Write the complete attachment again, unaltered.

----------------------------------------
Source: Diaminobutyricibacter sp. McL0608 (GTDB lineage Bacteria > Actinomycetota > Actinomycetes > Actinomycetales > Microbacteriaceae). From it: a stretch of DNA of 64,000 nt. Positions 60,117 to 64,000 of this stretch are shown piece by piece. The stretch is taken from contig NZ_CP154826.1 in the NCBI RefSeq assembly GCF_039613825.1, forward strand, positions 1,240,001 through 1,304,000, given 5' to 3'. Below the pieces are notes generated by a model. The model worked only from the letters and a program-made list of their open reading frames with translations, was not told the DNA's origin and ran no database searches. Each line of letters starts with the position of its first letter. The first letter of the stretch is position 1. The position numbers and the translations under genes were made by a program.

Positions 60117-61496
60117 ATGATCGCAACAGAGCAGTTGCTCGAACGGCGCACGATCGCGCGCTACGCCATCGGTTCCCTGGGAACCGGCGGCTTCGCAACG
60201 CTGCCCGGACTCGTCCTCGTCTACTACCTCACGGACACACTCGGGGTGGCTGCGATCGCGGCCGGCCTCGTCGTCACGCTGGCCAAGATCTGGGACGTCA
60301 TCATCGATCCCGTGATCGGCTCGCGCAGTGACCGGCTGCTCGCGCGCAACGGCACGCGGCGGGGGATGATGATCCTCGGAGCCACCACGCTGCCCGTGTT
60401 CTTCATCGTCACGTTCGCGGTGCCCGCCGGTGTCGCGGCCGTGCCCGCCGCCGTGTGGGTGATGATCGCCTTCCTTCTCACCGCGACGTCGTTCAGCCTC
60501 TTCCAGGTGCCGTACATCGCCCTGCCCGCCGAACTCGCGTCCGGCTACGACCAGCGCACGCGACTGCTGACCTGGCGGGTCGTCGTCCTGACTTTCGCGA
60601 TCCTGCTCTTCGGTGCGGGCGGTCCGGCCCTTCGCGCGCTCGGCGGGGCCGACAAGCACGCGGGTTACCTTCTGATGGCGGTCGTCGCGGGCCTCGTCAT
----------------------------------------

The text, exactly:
Source: Diaminobutyricibacter sp. McL0608 (GTDB lineage Bacteria > Actinomycetota > Actinomycetes > Actinomycetales > Microbacteriaceae). From it: a stretch of DNA of 64,000 nt. Positions 60,117 to 64,000 of this stretch are shown piece by piece. The stretch is taken from contig NZ_CP154826.1 in the NCBI RefSeq assembly GCF_039613825.1, forward strand, positions 1,240,001 through 1,304,000, given 5' to 3'. Below the pieces are notes generated by a model. The model worked only from the letters and a program-made list of their open reading frames with translations, was not told the DNA's origin and ran no database searches. Each line of letters starts with the position of its first letter. The first letter of the stretch is position 1. The position numbers and the translations under genes were made by a program.

Positions 60117-61496
60117 ATGATCGCAACAGAGCAGTTGCTCGAACGGCGCACGATCGCGCGCTACGCCATCGGTTCCCTGGGAACCGGCGGCTTCGCAACG
60201 CTGCCCGGACTCGTCCTCGTCTACTACCTCACGGACACACTCGGGGTGGCTGCGATCGCGGCCGGCCTCGTCGTCACGCTGGCCAAGATCTGGGACGTCA
60301 TCATCGATCCCGTGATCGGCTCGCGCAGTGACCGGCTGCTCGCGCGCAACGGCACGCGGCGGGGGATGATGATCCTCGGAGCCACCACGCTGCCCGTGTT
60401 CTTCATCGTCACGTTCGCGGTGCCCGCCGGTGTCGCGGCCGTGCCCGCCGCCGTGTGGGTGATGATCGCCTTCCTTCTCACCGCGACGTCGTTCAGCCTC
60501 TTCCAGGTGCCGTACATCGCCCTGCCCGCCGAACTCGCGTCCGGCTACGACCAGCGCACGCGACTGCTGACCTGGCGGGTCGTCGTCCTGACTTTCGCGA
60601 TCCTGCTCTTCGGTGCGGGCGGTCCGGCCCTTCGCGCGCTCGGCGGGGCCGACAAGCACGCGGGTTACCTTCTGATGGCGGTCGTCGCGGGCCTCGTCAT